It is now over two months since the introduction of the ban on fees charged to tenants, leaving letting agents with the prospect of having to change their operations to survive the market.
Since the introduction of the ban, the lettings landscape has seen various new providers claiming they can eliminate these costs or combine them with other services. Perhaps they can. However, in the case of referencing, there’s strong evidence to back up the argument that this is one area which should not be done ‘on the cheap’.
Tenant referencing isn’t straightforward, despite what some believe. If every tenant’s circumstances were similar, if they were always open and honest, and if their financial means were easy to validate, then maybe tenant referencing could be done via the press of a button.
A referencing check is the ‘first line of defence’ for a landlord. Tenant referencing is relatively inexpensive, certainly compared with the cost of insurance. Saving a few pounds and risking a less than thorough investigation makes no sense. And, if the agent who responds in this way fails to provide this basic duty of care to their landlords, why would a landlord then value their service?
HomeLet are the UK’s biggest tenant referencing company, having referenced more than ten million prospective tenants throughout their twenty-five year history. In a recent survey with over 3,500 landlords about their past tenant experiences, nearly half disclosed that they had experienced major problems with a tenant.
Those landlords cited that issues included illegal activity, damage or negligence of the property and subletting without permission. The most popular problem, as disclosed by nearly a third of the landlords surveyed, related to late or missed payments of rent.
Additionally, of concern, nearly 10% of landlords surveyed admitted to still skipping on referencing altogether - with many commenting that they simply rely on an informal meeting and their own judge of character. However, the process of thoroughly referencing a potential tenant isn’t just a case of gaining a sense of someone’s personality. Referencing checks aren’t investigating moral compass, they are designed to carry out a wide number of checks including past history and financial ability in order to provide information on the tenants' suitability and ability to afford the required rental amounts.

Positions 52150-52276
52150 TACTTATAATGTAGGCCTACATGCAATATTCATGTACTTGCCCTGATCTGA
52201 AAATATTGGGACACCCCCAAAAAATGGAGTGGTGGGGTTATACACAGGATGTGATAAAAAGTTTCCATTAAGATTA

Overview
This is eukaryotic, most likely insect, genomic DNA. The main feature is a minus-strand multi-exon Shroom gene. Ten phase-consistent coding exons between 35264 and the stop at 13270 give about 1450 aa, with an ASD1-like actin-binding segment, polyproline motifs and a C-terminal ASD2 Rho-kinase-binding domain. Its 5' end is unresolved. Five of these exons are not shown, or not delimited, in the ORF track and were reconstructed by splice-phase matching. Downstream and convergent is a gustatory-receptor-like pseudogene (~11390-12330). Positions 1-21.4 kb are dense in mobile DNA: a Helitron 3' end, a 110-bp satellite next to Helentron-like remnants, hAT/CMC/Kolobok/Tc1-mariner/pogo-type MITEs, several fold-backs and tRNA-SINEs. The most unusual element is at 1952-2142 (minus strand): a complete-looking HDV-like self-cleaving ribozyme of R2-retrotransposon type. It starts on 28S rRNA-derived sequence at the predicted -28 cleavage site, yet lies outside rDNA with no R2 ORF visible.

Another growing issue in the lettings market is the incidence of fraud in tenancy applications. Whilst it’s still by no means the norm, it’s certainly becoming increasingly regular and the deception increasingly elaborate - high quality referencing, once again, can assist.
Perhaps it’s not surprising. Rents have risen gradually over a long period; incomes haven’t kept pace and home ownership is a distant dream for many. Getting a tenancy at almost any cost drives some to extraordinary effort.
Most alarmingly, the repercussions of a ‘bad apple’ tenant getting through their referencing checks will always come back to hit the landlord hardest – something which most landlords don’t realise the full extent of. Firstly, the cost of evicting a tenant is not only expensive, it’s a cost which is rising constantly – in fact, tenant eviction costs have increased by a staggering 225% since 2013.
Add to that, during 2011-2017 the Ministry of Defence closed 226 courts across the UK, meaning fewer courts to process eviction cases, and longer waiting times to remove tenants as a result. As a landlord waits for a tenant to be removed, they not only miss out on monthly rent payments, but are totting up a legal bill to cover the eviction process for when that tenant has eventually gone.
Suddenly, the prospect of paying for good quality referencing doesn’t seem like such a stretch.
*Vicky Quinn-Campbell is Head of Sales at HomeLet, part of the Barbon Insurance Group